NZD/USD set for a big drop?
Fawad Razaqzada January 20, 2016 8:07 PM
<p>The New Zealand dollar’s weakness was exacerbated overnight when inflation data showed consumer prices fell by a surprisingly large 0.5% in the fourth quarter of […]</p>
The New Zealand dollar’s weakness was exacerbated overnight when inflation data showed consumer prices fell by a surprisingly large 0.5% in the fourth quarter of 2015. Unsurprisingly, the biggest contributor for the fall in inflation was a 7% drop in petrol prices, while falls in vegetable prices and those of tradable goods and services also contributed to the overall decline. The Kiwi had already been undermined by a 1.4% drop in the GDT Price Index the day before, though the 0.5% fall in whole milk powder prices was insignificant compared to the big 4.4% drop in the previous auction. Nevertheless, the currency fell across the board as the continued weakness in commodity prices and now inflation suggests the Reserve Bank of New Zealand may move to cut rates further. However, analysts currently do not expect the RBNZ to trim rates at next Wednesday’s meeting. Instead, Governor Graeme Wheeler may prepare the market for a potential cut at the March 9 meeting. But there is the potential for a surprise and traders need to be alert to that possibility.
The US dollar meanwhile has been rising sharply against all commodity prices and today hit a fresh all time high against the Russian ruble and multi-year high against the Canadian dollar. It has also performed well against the British pound, though not so well against the euro or the yen as the funding currencies have attracted safe haven demand due the on-going stock market sell-off. The dollar’s rally did however take a hit after US CPI inflation unexpectedly fell 0.1% month-over-month and housing starts also disappointed expectations.
From a technical perspective, the NZD/USD is looking bearish after its most recent recovery ended around 0.6865 twice, the second time at the end of December. Thus, it may have created a double top there, which is more significant because of the 38.2% Fibonacci retracement level at 0.6805 being at close proximity. This represents a shallow pullback in a bear trend, meaning the sellers have remained in full control. What’s more, a bearish trend that goes back to July 2014 converged with the 200 moving average there, too. So the turnaround hasn’t surprised us at all.
In this month, the NZD/USD has provided us a few signals to suggest the bear trend may continue for the foreseeable future. For a start, it has taken out the key short term supports at 0.6680 and then 0.6500; these levels have since turned into resistance. Old supports become new resistances – bearish characteristics. In addition to all this, the NZD/USD has formed a bearish engulfing candlestick pattern on its daily chart, further cementing the bearish argument.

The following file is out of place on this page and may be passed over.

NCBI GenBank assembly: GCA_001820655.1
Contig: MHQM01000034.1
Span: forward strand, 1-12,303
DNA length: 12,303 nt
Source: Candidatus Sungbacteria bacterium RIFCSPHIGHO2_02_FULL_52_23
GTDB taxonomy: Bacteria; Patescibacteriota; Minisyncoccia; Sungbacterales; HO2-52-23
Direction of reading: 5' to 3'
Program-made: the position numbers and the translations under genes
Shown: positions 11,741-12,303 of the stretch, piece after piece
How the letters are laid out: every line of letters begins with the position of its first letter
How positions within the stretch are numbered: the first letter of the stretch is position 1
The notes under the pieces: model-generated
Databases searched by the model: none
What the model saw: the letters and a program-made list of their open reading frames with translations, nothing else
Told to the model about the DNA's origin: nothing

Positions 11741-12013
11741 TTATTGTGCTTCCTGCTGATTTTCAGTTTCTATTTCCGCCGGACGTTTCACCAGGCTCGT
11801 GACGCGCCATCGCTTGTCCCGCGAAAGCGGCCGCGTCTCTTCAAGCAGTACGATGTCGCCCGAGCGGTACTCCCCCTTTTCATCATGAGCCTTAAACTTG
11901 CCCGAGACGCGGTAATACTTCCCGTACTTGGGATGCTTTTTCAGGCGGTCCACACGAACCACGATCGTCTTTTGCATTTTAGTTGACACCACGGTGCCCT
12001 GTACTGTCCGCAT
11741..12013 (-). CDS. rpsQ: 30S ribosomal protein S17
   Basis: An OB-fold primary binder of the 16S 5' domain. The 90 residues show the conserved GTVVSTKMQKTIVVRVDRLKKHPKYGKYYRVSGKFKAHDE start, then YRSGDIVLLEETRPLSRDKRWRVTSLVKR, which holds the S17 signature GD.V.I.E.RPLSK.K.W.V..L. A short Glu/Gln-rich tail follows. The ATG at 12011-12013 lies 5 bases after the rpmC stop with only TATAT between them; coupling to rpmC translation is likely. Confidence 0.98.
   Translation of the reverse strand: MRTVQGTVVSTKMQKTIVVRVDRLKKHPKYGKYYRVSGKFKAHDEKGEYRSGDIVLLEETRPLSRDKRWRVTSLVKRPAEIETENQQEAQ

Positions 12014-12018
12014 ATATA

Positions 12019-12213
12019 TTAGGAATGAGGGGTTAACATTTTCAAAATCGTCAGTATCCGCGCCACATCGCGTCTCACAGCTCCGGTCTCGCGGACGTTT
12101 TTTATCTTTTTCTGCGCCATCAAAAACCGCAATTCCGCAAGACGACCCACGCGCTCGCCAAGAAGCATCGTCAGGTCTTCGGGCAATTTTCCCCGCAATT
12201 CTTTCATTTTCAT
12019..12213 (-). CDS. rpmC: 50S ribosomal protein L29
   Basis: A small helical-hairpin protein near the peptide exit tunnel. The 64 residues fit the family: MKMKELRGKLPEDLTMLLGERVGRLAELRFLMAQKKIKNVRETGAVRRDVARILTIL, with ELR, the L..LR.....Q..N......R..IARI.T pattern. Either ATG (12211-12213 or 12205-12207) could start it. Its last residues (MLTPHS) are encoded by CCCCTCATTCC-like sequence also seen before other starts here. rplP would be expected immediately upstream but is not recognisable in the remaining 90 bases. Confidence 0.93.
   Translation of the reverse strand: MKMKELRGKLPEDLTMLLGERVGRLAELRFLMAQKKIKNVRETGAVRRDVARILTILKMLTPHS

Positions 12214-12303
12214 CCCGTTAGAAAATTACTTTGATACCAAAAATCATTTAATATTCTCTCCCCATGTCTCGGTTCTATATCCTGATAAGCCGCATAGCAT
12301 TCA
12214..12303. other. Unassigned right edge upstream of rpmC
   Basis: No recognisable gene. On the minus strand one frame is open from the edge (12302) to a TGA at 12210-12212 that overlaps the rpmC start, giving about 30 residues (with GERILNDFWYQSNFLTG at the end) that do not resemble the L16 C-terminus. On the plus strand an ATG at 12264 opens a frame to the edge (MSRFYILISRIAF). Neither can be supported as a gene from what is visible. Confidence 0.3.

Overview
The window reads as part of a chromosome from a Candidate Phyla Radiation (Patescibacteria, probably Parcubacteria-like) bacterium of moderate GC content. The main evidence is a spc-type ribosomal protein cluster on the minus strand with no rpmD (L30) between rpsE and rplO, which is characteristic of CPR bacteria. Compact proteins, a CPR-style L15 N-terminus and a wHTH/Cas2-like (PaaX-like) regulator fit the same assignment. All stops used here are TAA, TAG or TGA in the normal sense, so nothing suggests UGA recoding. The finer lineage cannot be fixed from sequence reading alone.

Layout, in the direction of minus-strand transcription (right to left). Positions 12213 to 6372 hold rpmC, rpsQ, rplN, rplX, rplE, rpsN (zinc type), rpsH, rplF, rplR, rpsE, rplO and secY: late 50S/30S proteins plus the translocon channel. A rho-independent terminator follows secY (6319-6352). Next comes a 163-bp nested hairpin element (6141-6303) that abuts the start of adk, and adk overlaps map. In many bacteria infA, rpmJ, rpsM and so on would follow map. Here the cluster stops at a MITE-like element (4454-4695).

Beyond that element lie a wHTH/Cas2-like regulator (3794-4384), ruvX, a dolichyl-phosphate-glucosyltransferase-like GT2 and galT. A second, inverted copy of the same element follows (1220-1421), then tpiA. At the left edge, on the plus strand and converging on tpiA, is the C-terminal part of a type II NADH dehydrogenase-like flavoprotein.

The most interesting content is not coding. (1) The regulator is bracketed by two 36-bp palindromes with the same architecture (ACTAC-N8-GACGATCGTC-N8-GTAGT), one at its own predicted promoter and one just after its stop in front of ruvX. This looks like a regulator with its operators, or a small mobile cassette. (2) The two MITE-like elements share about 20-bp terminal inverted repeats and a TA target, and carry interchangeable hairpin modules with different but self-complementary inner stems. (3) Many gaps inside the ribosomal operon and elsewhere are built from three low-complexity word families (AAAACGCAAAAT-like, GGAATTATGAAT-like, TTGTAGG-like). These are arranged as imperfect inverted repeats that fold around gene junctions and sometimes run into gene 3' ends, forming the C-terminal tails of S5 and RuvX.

Thus, unless it now rises back above the 0.6500 resistance on a closing basis, the path of least resistance would continue to remain to the downside. In fact, for as long as the bearish trend holds, the bears will remain happy. The next potential bearish targets are around 0.6225-45, the low from last year and the neckline of the double top pattern, followed by the Fibonacci extension levels at 0.6045 (127.2%) and 0.5815 (161.8%). One other bearish target could be the psychological 0.60 handle.
StoneX Financial Ltd (trading as “City Index”) is an execution-only service provider. This material, whether or not it states any opinions, is for general information purposes only and it does not take into account your personal circumstances or objectives. This material has been prepared using the thoughts and opinions of the author and these may change. However, City Index does not plan to provide further updates to any material once published and it is not under any obligation to keep this material up to date. This material is short term in nature and may only relate to facts and circumstances existing at a specific time or day. Nothing in this material is (or should be considered to be) financial, investment, legal, tax or other advice and no reliance should be placed on it.
No opinion given in this material constitutes a recommendation by City Index or the author that any particular investment, security, transaction or investment strategy is suitable for any specific person. The material has not been prepared in accordance with legal requirements designed to promote the independence of investment research. Although City Index is not specifically prevented from dealing before providing this material, City Index does not seek to take advantage of the material prior to its dissemination. This material is not intended for distribution to, or use by, any person in any country or jurisdiction where such distribution or use would be contrary to local law or regulation.